Sudan’s military warned Thursday of potential clashes with the country’s powerful paramilitary force, which it said deployed troops in the capital of Khartoum and other cities.
Tensions between the military and the paramilitary, known as Rapid Support Forces or RSF, have escalated in recent months, forcing a delay in the signing of an internationally backed deal with political parties to revive the country’s democratic transition.
In a statement, the military said the buildup of the RSF in Khartoum and elsewhere in the country was done without “the approval of, or coordination with” the armed forces’ leadership and presents a clear “violation of the law.”
The paramilitary has also deployed troops in northern Sudan, along the border with Egypt, with local media reporting that the RSF attempted to build a military base there. Also, videos circulating on social media Thursday show what appear to be RSF-armed vehicles being transported into Khartoum, further to the south.
The latest tensions between the army and the paramilitary stem from a disagreement over how the RSF should be integrated into the military — a key condition of an unsigned transition deal for Sudan. The army-RSF rivalry, however, dates back to the rule of autocratic President Omar al-Bashir, who was ousted in 2019.
Under al-Bashir, the paramilitary force, led by powerful Gen. Mohammed Hamdan Dagalo, grew out of former militias known as the Janjaweed that executed a brutal crackdown in Sudan’s Darfur region during the decades of conflict there.
Sudanese Armed Forces spokesman Brig. Nabil Abdullah reads a statement warning of conflict after the recent deployment of powerful paramilitary forces in the country’s capital and other cities. Tensions between the military and the paramilitary have escalated in recent months. (SUNA via AP)
Although both the army and the RSF together carried out a coup in October 2021 that upended Sudan’s transition to democracy, friction between them became increasingly visible in recent months, with conflicting public statements, heavy military presence in Khartoum and parallel foreign trips by military and RSF leaders.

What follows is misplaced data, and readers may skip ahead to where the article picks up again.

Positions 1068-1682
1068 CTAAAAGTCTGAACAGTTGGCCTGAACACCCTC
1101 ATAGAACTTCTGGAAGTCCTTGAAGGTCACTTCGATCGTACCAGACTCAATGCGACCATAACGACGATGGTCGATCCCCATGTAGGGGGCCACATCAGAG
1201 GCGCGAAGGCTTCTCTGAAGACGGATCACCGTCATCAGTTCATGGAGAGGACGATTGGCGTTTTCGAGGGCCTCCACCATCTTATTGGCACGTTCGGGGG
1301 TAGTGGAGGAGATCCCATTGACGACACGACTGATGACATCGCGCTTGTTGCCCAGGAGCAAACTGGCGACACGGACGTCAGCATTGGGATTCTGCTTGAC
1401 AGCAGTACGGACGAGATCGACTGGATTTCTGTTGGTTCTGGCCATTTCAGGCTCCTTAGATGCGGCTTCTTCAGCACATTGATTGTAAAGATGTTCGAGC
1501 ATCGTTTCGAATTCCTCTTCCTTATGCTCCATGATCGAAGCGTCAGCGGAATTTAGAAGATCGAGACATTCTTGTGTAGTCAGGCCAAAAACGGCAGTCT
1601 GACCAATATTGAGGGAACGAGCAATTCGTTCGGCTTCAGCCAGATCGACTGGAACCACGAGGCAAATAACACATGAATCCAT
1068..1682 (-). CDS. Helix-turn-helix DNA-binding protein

The RSF said Wednesday that its presence in northern Sudan and elsewhere is aimed at “achieving security and stability and fighting human trafficking and illegal migration.” The wealthy paramilitary force is estimated to have tens of thousands of fighters.
According to Kholood Khair, founder and director of Confluence Advisory, a think tank in Khartoum, tensions between the army and the RSF are at an all-time high and Thursday’s military’s statement just fell “short of accusing the RSF of committing an act of rebellion.”
The escalation has raised concerns of new fighting in a country known for internal armed conflicts.
Many took to social media to express their concerns. Sudan’s National Umma Party — one of the country’s largest political groups — called for restraint and urged “all political forces” against escalating the situation. The party called an emergency meeting Thursday morning with military and RSF representatives and senior political figures.
No details immediately emerged following the meeting.
The 2021 coup removed a Western-backed, power-sharing administration and dashed Sudanese aspirations for democratic rule after three decades of autocracy and repression under al-Bashir.
A months-long popular uprising forced the military’s overthrow of al-Bashir in April 2019. Since then, the former president, who is wanted by the International Criminal Court on charges of war crimes and genocide in the Darfur conflict, has been imprisoned in Khartoum.